Anyway, just a random memory, that might give way to some more examples :)

      1. Jessastory*

        One of my friends was an aide in a school like that. She was attacked and injured twice before she stopped working there. The school admin just would not spend the money on hiring and training enough teachers and aides.

        My school is pretty responsive about adjusting the small things when teachers bring them up. Still, teaching assignments are determined by available staff and student numbers, so there’s not a lot of leeway to rearrange who’s teaching what. If it looked like I’d get permanently assigned to teach AP, I’d have to have a serious discussion with our director over it- that might be something I’d leave over.

  15. Retired Vulcan Raises 1 Grey Eyebrow*

    It sounds like the restructuring has changed the job from what originally suited Jim AND will likely continue to change.

    It’s worth speaking up to say he really really would like to keep his early start time, but he should in parallel start serious job-hunting.

    In interviews, it’s reasonable to say that his job changed from remote and from early to late start due to restructuring. Those 2 factors would be important to many candidates.

    1. madge*

      “In interviews, it’s reasonable to say that his job changed from remote and from early to
      late start due to restructuring. Those 2 factors would be important to many candidates.”

      Yes, and I’d share that in interviews to self-select away from companies who think it’s a silly thing for a candidate to prioritize.

  16. Spicy Tuna*

    If he otherwise likes the job, it’s worth it to ask if there is any wiggle room, especially if he is doing well at work. I used to have a boss who was a real stickler for coming in “on time” or early, even though we never left “on time”. After he left, he wasn’t replaced, so everyone in our group was reporting to the CFO instead. She was the type of manager who did not care about hours worked, just that you got the job done and were generally available when needed during normal business hours. The office was in an area where traffic was a real problem, so it was really nice to know that if you hit a traffic jam or needed a little extra time in the morning, no one cared.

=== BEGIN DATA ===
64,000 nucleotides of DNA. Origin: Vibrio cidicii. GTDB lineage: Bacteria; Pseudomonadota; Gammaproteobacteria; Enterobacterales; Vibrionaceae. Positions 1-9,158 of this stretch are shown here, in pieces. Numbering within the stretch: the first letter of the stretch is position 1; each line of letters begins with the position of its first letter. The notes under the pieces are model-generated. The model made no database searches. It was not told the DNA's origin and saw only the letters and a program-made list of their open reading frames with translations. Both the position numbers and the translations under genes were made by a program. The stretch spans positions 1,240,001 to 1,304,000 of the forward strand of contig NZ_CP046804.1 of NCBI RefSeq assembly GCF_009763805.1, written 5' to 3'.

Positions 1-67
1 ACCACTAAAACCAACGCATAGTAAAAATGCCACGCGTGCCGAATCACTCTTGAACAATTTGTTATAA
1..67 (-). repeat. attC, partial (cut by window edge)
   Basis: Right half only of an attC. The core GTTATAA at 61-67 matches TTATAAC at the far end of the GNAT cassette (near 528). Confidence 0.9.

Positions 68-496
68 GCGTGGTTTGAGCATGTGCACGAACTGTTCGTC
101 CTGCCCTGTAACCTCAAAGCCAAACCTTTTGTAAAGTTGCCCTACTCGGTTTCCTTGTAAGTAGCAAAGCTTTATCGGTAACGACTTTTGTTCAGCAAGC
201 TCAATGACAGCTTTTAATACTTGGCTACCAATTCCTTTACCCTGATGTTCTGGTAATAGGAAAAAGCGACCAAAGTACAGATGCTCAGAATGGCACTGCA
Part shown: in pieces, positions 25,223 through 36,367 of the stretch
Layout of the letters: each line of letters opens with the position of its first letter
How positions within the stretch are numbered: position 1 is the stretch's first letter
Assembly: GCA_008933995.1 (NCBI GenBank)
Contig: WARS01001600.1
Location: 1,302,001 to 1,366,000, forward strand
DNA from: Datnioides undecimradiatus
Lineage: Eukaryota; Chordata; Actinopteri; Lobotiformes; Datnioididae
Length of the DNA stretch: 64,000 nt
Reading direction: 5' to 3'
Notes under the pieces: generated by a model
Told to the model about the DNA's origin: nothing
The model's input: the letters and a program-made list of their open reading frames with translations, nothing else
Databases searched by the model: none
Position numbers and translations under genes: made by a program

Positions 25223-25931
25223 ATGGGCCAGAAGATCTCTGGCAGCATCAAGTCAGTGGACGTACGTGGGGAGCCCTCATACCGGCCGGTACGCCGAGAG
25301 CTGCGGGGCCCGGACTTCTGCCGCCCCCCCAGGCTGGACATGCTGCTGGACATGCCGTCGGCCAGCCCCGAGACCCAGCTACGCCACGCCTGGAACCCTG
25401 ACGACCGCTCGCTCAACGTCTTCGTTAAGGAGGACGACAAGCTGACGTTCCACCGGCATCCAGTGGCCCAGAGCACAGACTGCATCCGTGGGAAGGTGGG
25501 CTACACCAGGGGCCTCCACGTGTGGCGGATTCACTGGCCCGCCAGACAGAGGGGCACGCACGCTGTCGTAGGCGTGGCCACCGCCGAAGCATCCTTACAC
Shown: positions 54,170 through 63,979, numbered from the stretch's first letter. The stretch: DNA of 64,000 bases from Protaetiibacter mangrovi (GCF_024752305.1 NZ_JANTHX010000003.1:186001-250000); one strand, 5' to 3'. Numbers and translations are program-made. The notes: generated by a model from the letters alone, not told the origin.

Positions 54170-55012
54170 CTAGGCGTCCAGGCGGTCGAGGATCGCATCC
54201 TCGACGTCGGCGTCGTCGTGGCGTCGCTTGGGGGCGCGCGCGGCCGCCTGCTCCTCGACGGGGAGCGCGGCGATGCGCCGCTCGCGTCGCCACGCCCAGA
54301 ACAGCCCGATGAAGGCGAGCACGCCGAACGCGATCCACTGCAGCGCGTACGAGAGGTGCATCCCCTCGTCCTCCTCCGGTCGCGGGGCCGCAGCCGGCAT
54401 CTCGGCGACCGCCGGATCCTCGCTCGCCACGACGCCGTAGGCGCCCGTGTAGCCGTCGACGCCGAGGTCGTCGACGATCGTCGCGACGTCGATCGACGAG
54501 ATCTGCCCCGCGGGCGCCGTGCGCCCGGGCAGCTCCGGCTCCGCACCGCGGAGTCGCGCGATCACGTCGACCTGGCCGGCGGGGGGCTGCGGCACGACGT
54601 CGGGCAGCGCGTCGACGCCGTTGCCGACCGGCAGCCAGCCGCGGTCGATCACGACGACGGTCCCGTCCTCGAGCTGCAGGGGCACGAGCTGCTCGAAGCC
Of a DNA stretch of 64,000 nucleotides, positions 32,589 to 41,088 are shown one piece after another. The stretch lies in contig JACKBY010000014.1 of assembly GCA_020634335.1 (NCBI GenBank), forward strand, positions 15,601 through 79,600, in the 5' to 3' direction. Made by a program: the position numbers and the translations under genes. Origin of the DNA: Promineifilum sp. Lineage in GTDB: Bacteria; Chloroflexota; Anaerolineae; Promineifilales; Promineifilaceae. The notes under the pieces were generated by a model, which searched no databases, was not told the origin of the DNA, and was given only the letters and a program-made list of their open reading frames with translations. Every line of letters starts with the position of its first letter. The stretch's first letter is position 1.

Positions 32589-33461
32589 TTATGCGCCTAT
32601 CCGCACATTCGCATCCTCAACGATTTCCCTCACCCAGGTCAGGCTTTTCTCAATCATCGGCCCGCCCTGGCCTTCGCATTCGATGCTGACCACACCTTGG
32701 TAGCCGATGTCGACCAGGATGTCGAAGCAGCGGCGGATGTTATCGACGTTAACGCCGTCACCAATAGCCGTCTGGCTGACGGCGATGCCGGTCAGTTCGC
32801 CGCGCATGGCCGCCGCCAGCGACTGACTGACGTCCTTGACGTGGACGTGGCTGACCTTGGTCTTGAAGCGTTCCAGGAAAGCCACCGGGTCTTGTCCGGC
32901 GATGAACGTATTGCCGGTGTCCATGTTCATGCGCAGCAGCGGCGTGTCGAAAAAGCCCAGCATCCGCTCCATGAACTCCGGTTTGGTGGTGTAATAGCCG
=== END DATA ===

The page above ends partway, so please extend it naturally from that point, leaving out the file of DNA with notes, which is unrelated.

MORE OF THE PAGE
Sometimes being willing to leave over something you find untenable works. At that same job, a co-worker couldn’t stand working with her boss who was VP level. It wasn’t personality; his work style / habits significantly impacted her ability to do her job. She got another job and when HR got wind (she had left some offer or on-boarding paperwork on the printer… accidentally or on purpose) they immediately told her they would let the VP go in order to keep her. She accepted.

  17. Radioactive Cyborg Llama*

    I think there’s a difference between an isolated change at work and a change that is part of a pattern. You could look at this as changing to undesirable hours, or you could look at it as a boss who has a “butts in seats”/I need to see you working to believe you’re working mentality. An isolated rule can change, but the mindset is unlikely to change. So even if the org allowed him to work more flexible time, what’s the next thing?

    1. Capt. Liam Shaw*

      Changing hours someone works is enough to start job searching. This isn’t like changing a job process or duty. Changing hours can mean a huge direct impact on the life of an employee.

      I am willing to bet if your partner said they couldn’t do the change because of childcare/pick up from school; this conversation would end really quick if there isn’t a business need and this is a preference of the new manager.